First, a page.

My dad's family is very "working class Chicago Irish" very loud, sarcastic, aggressive humor, slightly crude at times. They are an experience.
At my aunt's 60th birthday, my dad saw a family friend that he hadn't see for 30 years. He yelled "Sh!t for Brains" and gave her a big hug. That had been his childhood nickname for her. She gave him one back and they talked for a long time. I don't know if that's all Chicago, but I think it exemplifies a certain side of Chicago and def. says a lot about my family. . .
I live in Washington D.C. now. It's hard to peg a personality on a city where there is such a turn over of population. Yes, people are slightly less fashionable and well put together than other East Coast big cities. They're polite enough, but wound pretty tight. Of course, I grew up in a little town in the middle of nowhere, so even though I love the city, most city people seem wound too tight for me.

Brunonia, I love this!

Do you remember the little coffee shop by the high school, out the side way, Vine to Pleasant I think. There was no sign. It was in a house, just an old house. Do you remember that? The man who owned it wouldn't let any teenagers in between 11 and 4 o'clock. And if you made him mad, like by asking for a fried egg over easy, with the yellow part runny, and the white part totally firm - or something... he'd start yelling, "EVrybody OUT," before you even got to the yellow runny part. Evrybody would slug their coffee and get out. Then he'd lock it up for the day.

He had a son named Jack, but I forget his name. I don't think the place had a name. Everyone just called it the coffee shop by the high school... With that guy who kicks everyone out.

He told me to leave once, and I asked him why. He said, "Because you chew gum. And you're 13. And I don't owe you an ex-pla-NA-tion!" Everyone started laughing. It was really funny.

Stereotypes? Why, no Brunonia, honey, cain't think of a single stereotype about living in the South. Everybody admires and respects us and nobody thinks we're inbred and stupid just because we talk a tiny bit different from the rest of y'all.

Heh, heh, Margaret. My next-door neighbor hails from Arkansas, and was in the building trade for a long time. All too many people made the mistake of thinking his slow, folksy way of talking meant he was dull-witted. And my best friend's husband is from Oklahoma, and has made a fortune taking advantage of that stereotype.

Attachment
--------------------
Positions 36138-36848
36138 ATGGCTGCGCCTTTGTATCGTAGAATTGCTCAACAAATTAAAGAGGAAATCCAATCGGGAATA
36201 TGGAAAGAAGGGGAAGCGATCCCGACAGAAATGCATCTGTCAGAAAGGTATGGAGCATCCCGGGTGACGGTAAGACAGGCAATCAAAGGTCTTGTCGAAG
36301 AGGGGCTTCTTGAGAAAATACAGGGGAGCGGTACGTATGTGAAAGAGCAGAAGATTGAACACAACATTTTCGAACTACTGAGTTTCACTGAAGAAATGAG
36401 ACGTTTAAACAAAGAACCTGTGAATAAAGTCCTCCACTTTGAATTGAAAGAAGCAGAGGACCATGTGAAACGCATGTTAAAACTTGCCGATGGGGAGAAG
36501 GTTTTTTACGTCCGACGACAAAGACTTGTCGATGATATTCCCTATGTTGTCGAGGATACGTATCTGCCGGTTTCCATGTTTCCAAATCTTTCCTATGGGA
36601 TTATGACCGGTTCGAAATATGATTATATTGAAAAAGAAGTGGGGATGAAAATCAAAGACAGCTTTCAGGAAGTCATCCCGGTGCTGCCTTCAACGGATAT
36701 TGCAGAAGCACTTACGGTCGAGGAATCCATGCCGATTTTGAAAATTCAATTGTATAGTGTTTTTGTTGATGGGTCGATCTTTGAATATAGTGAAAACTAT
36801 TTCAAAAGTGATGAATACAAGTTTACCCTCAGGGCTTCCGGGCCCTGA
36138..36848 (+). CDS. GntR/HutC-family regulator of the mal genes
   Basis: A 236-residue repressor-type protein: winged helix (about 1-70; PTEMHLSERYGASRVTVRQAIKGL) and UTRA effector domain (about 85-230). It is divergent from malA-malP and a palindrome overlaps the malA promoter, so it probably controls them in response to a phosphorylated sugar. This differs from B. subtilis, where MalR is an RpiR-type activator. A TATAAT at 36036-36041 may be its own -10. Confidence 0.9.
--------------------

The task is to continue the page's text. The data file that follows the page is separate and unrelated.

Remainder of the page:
When I traveled to NYC for business (Nancy M: I was also a dress buyer for three years for a retail store. Shocked?) I never found New Yorkers rude at all. In fact, once while wearing ridiculous platform shoes I turned my ankle in a chink in the pavement and started to go down. No fewer than three men rushed to help me. When I took my three daughters and my mom to NYC for their first trip there, we had fabulous experiences, partly because I yakked to people, all of whom were so, so helpful. We ended up having dinner at a usually impossible to get into restaurant one night because of a conversation with a waitress at lunch. I wanted my girls to try egg creams (which are apparently vanishing, sadly), and she asked the manager, who asked the chef, who made one for us to share. The manager sat down and chatted, then made reservations for us at Carmine's for that night.

People are people. I've learned that if you take each one individually that stereotypes are usually wrong.

I'm from Wisconsin, so our stereotypes run toward beer and dairy products. Someday, someone will create a beer ice cream float and that will be the end of us. Related stereotypes include obesity (beer gut AND butter butt) and the wearing of cheese hats.

The truth? Well, it's all true, but it isn't all true for everyone.

I am glad to hear that the Canadians in Vancouver are thought to be polite but sad to say that the ones we encounter in northern Vermont can't really be described by that adjective. Glad to hear that I'm colorful, not rude or sarcastic.

Miamah is either hot hot hot or old south transient. A nice mix of Latin passion and fury and retired people sitting on the porch.
Rudeness is breeding like mosquitoes in standing water here. What number are we on the list?

That's so interesting. People's definition of rudeness and sarcasm differs widely, no matter what city you're in. I live in a hippie suburb of LA and people sound outrageously nice but they are just blowing smoke up your ass and you wouldn't know it if you didn't live here.

This made me laugh out loud, Brunonia!

My son is going to school in another part of the country and every so often he calls saying, "I need a dose of New England snarkiness! Help me out here."